Try Our Apps
Dictionary.com

follow Dictionary.com

Words You've Been Using Wrong

darkness

[dahrk-nis] /ˈdɑrk nɪs/
noun
1.
the state or quality of being dark:
The room was in total darkness.
2.
absence or deficiency of light:
the darkness of night.
3.
wickedness or evil:
Satan, the prince of darkness.
4.
obscurity; concealment:
The darkness of the metaphor destroyed its effectiveness.
5.
lack of knowledge or enlightenment:
heathen darkness.
6.
lack of sight; blindness.
Origin of darkness
1050
before 1050; Middle English derknesse, Old English deorcnysse. See dark, -ness
Related forms
predarkness, noun
Dictionary.com Unabridged
Based on the Random House Dictionary, © Random House, Inc. 2018.
Cite This Source
Examples from the Web for darkness
Contemporary Examples
Historical Examples
  • There was good feed all around, but we could not, from the darkness, find any water.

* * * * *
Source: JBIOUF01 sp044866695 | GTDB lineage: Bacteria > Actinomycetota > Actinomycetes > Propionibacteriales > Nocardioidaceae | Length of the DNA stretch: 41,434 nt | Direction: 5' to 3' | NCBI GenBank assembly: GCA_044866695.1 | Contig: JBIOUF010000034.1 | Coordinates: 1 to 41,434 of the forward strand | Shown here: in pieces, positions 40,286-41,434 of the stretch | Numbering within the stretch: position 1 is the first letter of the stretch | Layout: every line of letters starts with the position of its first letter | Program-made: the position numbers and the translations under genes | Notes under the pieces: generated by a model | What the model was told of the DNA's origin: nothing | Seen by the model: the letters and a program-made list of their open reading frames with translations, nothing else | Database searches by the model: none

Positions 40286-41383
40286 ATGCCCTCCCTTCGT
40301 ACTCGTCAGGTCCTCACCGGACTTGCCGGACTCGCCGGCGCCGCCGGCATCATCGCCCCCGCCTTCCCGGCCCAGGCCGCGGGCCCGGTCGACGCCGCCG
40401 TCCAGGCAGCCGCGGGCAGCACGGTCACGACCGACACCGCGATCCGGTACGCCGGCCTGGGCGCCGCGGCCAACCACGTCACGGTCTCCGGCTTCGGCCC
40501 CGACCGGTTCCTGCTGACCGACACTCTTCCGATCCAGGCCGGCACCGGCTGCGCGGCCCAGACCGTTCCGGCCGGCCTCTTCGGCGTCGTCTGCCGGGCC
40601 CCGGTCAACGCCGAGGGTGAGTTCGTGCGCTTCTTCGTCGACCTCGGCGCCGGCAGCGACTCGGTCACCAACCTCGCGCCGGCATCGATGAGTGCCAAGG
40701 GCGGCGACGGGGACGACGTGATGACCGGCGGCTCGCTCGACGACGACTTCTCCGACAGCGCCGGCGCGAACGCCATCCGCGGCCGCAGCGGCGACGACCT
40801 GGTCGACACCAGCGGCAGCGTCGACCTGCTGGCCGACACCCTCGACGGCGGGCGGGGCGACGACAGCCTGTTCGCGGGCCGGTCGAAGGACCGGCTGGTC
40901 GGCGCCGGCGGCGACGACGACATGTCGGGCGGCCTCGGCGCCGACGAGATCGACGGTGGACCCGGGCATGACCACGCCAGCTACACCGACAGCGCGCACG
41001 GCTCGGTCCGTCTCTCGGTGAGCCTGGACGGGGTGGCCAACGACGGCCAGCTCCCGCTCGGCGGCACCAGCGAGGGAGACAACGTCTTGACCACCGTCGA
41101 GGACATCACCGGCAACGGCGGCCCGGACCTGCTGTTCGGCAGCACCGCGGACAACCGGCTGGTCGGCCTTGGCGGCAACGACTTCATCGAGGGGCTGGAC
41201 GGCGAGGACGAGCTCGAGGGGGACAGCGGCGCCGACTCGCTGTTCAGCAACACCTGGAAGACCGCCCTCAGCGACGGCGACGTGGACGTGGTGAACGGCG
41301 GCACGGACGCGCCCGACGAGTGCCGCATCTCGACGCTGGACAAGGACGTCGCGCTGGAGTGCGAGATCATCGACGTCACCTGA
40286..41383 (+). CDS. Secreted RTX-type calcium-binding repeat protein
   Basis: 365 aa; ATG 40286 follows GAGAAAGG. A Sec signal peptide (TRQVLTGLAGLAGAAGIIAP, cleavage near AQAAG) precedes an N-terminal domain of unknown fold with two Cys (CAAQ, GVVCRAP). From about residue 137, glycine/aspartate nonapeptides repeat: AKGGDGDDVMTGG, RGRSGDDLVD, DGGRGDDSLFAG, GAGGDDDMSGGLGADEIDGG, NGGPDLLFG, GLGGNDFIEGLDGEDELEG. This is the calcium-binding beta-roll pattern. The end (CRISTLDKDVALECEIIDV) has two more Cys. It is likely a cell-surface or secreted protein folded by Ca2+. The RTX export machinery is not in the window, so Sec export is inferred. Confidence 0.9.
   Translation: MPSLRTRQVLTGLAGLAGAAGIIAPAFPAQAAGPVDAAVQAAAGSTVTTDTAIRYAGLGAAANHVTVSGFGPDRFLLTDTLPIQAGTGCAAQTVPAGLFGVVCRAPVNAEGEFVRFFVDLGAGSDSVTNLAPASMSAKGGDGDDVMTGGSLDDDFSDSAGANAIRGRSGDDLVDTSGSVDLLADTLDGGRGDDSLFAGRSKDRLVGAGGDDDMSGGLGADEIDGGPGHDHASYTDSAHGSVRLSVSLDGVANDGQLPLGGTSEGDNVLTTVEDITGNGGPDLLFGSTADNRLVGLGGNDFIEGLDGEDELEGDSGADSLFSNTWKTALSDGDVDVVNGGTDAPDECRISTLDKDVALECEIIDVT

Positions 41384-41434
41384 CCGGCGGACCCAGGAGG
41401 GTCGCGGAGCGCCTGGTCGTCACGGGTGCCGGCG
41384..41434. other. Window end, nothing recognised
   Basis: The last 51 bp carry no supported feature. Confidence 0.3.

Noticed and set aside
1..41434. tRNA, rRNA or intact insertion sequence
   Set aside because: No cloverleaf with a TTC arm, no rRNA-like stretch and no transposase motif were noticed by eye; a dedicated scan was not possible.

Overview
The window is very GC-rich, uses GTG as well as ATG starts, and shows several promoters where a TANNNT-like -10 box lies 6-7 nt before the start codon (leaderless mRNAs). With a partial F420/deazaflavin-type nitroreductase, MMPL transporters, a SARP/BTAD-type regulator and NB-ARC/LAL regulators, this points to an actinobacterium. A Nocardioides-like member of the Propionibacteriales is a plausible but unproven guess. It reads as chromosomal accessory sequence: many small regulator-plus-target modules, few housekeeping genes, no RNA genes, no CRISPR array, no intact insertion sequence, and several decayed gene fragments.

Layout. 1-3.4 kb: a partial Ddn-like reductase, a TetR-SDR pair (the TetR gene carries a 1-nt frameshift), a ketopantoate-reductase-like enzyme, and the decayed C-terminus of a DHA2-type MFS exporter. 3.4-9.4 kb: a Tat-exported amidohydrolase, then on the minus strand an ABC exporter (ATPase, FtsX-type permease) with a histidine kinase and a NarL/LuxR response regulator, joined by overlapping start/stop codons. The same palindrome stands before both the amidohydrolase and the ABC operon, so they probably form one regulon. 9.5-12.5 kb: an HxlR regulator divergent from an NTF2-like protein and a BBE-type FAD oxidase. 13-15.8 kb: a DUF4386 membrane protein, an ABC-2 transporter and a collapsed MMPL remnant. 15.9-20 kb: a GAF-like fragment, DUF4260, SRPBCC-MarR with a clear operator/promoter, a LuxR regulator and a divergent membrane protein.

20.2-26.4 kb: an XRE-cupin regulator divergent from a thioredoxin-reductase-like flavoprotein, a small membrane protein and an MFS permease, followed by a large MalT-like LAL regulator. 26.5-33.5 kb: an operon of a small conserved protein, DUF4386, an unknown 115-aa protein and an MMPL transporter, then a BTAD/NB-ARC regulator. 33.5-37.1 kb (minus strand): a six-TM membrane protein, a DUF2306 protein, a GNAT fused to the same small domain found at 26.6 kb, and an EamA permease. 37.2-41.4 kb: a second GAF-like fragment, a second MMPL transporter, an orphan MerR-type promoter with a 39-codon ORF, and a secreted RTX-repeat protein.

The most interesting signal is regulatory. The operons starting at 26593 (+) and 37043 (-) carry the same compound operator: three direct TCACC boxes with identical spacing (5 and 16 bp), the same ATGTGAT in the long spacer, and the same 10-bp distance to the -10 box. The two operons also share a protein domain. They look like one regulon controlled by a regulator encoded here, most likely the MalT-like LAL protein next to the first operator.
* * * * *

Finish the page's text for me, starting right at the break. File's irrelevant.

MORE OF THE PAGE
• The darkness of a terrible storm hid it from the eye of man.

    Ancient Man Hendrik Willem van Loon
  • "She won't be married," he whispered to himself in the darkness.

    Way of the Lawless Max Brand
  • She saw it was reasonable: what fellowship can light have with darkness, or love with starvation?

    Weighed and Wanting George MacDonald
  • How was ever such a child of the darkness to come to love the light?

    Weighed and Wanting George MacDonald
Word Origin and History for darkness
n.

Old English deorcnysse, from dark + -ness. Figurative use is recorded from mid-14c.

Online Etymology Dictionary, © 2010 Douglas Harper
Cite This Source

Word of the Day

Nearby words for darkness

Word Value for darkness

13
14
Scrabble Words With Friends